§ 316 h. In this last case the doctrine of a constructive acceptance by the buyer's inaction after taking the goods into his possession received but a grudging assent; yet the doctrine, it seems, ought to stand as law. The law may well say that the buyer, by his silence for an unreasonable time, must be taken to have said to the seller, "I accept the goods;" and that this shall not be allowed to be controverted by the buyer afterward. But inasmuch as the question in all such cases turns upon the inference to be drawn from the facts, it is clear that the facts which tend to negative the inference should be regarded, as well as those which may support it, In the case of Curtis v. Pugh the buyer had ordered three casks of "Cox's Best Glue," and when the casks arrived he took out the contents and stored them in bags, for the purpose, as he alleged, of examination; and not finding them to correspond with the order, he repacked them, and sent them back to the seller, who declined to receive them. It appeared that a sufficiently thorough examination might have been made without entirely unpacking the glue, and also that repacking would, to some extent, injure it. The judge at nisi prius had ruled, that if the defendant had done any act altering the condition of the goods, that would prove an acceptance; but the verdict for the plaintiff was set aside, the court being of the opinion that what was done was not inconsistent with an examination merely for the purpose of ascertaining whether or not the goods answered the orders.l The same doctrine was applied in the case of Parker v. Wallis, where the buyer of certain turnip-seed had taken it out of the sacks and spread it out thin. It was held that, under all the circumstances, the jury would be justified in finding that the handling had not been done as an act of ownership.2

1 Bushel v. Wheeler, 15 Q. B. 442, note; and see Wilcox Silver Plate Co. v. Green, 72 N. Y. 18.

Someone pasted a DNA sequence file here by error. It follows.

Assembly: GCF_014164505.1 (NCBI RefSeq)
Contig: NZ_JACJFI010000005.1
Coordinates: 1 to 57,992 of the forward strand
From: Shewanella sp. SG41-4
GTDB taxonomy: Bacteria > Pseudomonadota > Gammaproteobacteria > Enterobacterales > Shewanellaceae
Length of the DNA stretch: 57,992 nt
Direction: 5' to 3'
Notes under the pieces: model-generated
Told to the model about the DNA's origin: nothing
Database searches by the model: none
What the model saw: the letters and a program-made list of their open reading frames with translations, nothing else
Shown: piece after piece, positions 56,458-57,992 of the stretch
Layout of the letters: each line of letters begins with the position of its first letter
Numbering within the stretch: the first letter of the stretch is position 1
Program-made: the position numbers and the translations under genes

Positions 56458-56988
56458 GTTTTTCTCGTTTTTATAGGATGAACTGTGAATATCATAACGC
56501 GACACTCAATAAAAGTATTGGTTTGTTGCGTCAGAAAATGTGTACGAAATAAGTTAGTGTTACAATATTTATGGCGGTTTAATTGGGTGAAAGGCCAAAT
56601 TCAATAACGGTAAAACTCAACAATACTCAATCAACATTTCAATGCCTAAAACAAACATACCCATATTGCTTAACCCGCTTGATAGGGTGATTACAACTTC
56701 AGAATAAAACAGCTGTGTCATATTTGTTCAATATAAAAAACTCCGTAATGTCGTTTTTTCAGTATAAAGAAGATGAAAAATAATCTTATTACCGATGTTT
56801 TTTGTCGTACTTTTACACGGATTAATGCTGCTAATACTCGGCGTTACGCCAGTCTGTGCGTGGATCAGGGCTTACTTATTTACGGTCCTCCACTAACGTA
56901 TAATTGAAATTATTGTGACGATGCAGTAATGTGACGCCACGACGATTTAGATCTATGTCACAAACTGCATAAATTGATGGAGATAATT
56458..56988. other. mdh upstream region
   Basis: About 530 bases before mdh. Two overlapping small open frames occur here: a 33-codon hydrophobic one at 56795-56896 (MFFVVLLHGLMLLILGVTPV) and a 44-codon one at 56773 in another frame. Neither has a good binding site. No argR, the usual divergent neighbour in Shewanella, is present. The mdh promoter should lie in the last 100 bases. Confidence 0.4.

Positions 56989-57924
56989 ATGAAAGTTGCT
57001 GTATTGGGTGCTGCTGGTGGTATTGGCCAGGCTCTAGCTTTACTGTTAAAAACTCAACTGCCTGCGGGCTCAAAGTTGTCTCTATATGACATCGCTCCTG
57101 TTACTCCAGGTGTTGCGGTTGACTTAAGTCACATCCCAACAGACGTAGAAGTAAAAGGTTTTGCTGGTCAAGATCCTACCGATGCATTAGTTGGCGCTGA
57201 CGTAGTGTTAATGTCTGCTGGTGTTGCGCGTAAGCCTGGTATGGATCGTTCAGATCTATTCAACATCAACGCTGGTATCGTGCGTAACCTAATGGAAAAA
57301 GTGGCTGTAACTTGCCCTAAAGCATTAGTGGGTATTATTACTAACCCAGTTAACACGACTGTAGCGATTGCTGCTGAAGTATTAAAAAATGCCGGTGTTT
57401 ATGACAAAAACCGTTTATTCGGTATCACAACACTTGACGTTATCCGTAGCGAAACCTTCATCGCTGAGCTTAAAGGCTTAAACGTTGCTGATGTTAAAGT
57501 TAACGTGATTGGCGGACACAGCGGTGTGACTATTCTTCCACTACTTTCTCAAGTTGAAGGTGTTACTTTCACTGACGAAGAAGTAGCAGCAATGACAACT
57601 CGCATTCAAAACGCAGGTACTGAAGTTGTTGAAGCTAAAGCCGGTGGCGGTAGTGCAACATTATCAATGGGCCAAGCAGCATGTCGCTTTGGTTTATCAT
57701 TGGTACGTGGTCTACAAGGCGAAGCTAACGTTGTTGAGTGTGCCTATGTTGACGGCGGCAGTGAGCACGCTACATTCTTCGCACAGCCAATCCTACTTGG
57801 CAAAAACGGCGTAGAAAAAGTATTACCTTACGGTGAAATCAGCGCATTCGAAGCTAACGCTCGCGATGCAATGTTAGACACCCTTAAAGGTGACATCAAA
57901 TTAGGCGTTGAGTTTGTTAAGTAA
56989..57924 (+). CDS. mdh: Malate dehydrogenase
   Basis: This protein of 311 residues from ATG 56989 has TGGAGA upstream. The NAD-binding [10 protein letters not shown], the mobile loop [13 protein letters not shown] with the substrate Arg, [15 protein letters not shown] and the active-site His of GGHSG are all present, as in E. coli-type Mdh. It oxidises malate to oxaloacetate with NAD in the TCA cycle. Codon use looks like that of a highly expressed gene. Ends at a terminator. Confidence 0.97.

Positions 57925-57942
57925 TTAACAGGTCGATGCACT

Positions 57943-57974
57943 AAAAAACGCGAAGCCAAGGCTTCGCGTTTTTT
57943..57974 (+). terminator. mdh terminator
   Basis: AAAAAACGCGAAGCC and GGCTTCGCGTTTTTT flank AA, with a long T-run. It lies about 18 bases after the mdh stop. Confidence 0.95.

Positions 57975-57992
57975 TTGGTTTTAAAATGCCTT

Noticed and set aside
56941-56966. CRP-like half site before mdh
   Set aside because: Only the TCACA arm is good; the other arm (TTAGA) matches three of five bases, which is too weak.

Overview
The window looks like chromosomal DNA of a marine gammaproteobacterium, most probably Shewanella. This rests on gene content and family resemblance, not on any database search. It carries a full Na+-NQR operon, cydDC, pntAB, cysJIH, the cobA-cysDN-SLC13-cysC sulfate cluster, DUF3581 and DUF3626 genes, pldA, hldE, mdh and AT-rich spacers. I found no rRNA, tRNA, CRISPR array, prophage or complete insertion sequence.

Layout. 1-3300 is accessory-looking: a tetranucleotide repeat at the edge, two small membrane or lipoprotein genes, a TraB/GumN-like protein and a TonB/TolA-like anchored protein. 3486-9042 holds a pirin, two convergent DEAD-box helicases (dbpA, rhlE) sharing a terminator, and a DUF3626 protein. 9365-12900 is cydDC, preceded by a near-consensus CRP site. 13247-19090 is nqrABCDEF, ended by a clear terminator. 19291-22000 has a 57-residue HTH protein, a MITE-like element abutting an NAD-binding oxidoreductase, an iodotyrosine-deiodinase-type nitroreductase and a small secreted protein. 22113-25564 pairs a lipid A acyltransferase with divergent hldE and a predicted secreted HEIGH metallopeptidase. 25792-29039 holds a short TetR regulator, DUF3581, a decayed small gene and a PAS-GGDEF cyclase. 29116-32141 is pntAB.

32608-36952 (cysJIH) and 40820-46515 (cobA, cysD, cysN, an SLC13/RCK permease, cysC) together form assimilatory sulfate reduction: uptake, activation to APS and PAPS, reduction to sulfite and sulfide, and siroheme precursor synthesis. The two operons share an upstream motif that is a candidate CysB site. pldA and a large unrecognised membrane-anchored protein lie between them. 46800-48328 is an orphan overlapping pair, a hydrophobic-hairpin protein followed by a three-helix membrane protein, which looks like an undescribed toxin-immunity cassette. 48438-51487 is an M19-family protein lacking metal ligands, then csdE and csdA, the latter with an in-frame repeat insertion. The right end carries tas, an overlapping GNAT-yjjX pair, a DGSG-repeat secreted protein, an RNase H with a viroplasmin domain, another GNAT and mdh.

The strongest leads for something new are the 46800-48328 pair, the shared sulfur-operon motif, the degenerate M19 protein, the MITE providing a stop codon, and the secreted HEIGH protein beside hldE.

2 Norman v. Phillips, 14 Mees. & W. 277.

§ 316 ft. The same principles apply to those cases where the acts relied on to show acceptance are the dealings of the buyer with the bill of lading, or other indicium of right to possession. The mere fact that such a document was sent by the buyer and received by the seller manifestly affords no ground for inferring an acceptance by the latter of the goods to which it refers.3

§ 317. But in addition to the acceptance, the buyer must have received, and consequently the seller delivered, the goods sold, or a part of them. This again is a question of fact, and in deciding it, the conduct of the seller as well as the buyer must, it is obvious, be considered. Thus it is a well-known rule, and one established by a series of most respectable decisions, that, so long as the seller has not so acted toward the goods as to divest himself of his lien upon them for the price, there has been no receipt under the statute. Under this rule, it will be seen, the conduct of the seller is the chief thing to be considered.4 And as the idea of a lien of the vendor presupposes the passage of the title out of him, - for a man cannot be said to have a lien on his own goods, - it will be seen that, while in the case of acceptance we regard the title, so, in the case of receipt, we must regard the possession, and notice in whom, either actually or constructively, it is.1 And it is generally true that, to constitute the receipt required by the statute, there must be shown a transfer of the possession of the goods by and from the seller to the buyer, either actually by manual delivery, symbolically by some substituted delivery, or constructively by a change in the nature of the seller's subsequent holding.